A study in the Science journal found that when people liked an article, others are 32% more likely to approve of the article. Published as "Social Influence Bias: A Randomized Experiment," the study looked at data from 100,000 articles from a web site that aggregates social news. Web site administrators randomly assigned initial positive and negative ratings, which caused a "herding effect"-in this case, "jumping on the bandwagon" with positive reviews, although writing and reporting in that article were not necessarily any better than in any other articles.
However, the study found, surprisingly, that the opposite didn't hold true; rather, when people disliked an article, others commented to correct the initial review. In other words, people defended articles with initial negative comments.
A New York Times article about the story describes the effect:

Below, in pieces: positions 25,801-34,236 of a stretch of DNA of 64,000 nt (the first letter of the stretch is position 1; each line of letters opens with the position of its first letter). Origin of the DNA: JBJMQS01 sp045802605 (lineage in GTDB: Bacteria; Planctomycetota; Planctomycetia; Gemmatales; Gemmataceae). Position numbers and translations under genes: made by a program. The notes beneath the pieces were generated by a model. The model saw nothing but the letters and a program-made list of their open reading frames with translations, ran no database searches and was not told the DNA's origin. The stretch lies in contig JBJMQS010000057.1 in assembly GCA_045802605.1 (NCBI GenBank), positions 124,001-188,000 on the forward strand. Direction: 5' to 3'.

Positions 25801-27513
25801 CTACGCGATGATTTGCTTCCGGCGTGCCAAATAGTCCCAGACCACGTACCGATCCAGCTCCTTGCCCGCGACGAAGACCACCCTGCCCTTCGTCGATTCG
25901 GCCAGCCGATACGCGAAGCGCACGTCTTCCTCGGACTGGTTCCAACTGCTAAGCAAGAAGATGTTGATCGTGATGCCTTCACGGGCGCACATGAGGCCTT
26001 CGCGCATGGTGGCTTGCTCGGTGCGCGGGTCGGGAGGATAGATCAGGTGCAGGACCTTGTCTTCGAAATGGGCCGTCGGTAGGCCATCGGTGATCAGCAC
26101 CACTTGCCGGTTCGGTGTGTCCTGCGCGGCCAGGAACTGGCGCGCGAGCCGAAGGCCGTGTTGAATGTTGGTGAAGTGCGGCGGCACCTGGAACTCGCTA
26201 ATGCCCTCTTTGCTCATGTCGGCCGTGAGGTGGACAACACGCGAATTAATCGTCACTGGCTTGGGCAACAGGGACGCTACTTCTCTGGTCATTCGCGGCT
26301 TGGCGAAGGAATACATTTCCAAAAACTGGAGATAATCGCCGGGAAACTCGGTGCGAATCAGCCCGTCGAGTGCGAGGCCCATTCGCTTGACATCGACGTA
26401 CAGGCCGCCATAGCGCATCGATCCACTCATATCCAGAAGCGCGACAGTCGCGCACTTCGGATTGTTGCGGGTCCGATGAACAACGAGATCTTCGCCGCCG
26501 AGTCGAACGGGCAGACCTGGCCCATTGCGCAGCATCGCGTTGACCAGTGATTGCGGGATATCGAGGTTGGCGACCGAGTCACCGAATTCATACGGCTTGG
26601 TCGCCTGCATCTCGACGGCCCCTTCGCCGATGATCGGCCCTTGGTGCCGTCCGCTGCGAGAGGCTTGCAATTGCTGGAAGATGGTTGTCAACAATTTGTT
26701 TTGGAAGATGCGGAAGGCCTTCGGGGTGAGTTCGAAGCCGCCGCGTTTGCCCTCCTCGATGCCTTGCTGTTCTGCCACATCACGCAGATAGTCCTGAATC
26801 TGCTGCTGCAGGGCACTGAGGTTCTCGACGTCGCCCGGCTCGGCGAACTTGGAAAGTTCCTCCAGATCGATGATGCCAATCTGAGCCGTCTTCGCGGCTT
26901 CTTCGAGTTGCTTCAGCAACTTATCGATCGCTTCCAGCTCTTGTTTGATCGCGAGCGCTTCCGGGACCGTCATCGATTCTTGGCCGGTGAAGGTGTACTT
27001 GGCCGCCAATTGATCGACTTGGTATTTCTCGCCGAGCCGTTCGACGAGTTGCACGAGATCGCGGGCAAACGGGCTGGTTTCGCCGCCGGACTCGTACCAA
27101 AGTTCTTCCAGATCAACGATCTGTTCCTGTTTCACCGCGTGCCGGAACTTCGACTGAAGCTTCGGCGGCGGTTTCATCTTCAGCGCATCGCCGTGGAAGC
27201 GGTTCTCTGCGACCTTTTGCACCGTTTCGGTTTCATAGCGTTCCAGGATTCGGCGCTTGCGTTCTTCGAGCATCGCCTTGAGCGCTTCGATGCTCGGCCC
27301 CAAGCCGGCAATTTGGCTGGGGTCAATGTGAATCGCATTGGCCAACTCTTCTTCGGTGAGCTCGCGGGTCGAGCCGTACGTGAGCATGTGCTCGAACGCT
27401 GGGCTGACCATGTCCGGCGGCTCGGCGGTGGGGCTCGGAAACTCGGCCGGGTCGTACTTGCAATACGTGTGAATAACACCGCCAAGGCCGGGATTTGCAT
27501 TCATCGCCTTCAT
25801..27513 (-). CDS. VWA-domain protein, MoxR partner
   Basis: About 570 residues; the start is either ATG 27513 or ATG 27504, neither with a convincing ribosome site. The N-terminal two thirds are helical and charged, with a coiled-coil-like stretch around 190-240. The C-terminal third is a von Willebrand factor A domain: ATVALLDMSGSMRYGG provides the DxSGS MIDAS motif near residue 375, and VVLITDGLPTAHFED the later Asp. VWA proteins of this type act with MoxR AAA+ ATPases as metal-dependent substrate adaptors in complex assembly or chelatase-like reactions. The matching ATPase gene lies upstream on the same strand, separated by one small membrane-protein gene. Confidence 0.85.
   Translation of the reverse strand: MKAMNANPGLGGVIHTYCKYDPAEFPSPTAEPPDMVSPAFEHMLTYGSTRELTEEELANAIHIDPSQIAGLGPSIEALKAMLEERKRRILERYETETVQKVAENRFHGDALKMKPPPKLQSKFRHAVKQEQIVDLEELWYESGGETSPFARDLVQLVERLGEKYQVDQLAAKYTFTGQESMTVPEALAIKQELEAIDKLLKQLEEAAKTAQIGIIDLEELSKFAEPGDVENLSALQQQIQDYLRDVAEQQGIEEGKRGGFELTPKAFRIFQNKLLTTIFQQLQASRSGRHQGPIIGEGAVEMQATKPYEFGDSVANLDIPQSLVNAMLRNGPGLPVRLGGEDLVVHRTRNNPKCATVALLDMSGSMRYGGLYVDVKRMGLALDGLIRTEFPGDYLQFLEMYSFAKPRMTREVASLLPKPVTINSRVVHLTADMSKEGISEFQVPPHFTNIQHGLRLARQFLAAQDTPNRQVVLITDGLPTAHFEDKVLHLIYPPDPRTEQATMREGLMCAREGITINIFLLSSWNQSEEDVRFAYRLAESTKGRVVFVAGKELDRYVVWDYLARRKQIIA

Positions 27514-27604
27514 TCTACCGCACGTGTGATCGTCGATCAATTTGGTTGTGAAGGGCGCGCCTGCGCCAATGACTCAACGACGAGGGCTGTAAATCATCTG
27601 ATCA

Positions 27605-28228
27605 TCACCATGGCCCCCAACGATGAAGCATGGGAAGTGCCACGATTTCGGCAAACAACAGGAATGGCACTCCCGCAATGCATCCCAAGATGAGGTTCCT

"The first person reading the comment was 32 percent more likely to give it an up vote if it had been already given a fake positive score. There was no change in the likelihood of subsequent negative votes. Over time, the comments with the artificial initial up vote ended with scores 25 percent higher than those in the control group."
The authors warn of social biases in many types of decision making.
- In what ways do you see evidence of this study in your own experience on social networking sites or ratings sites?
- What implications from this study can you see for how TripAdvisor works? What are the potential dangers of the herding effect?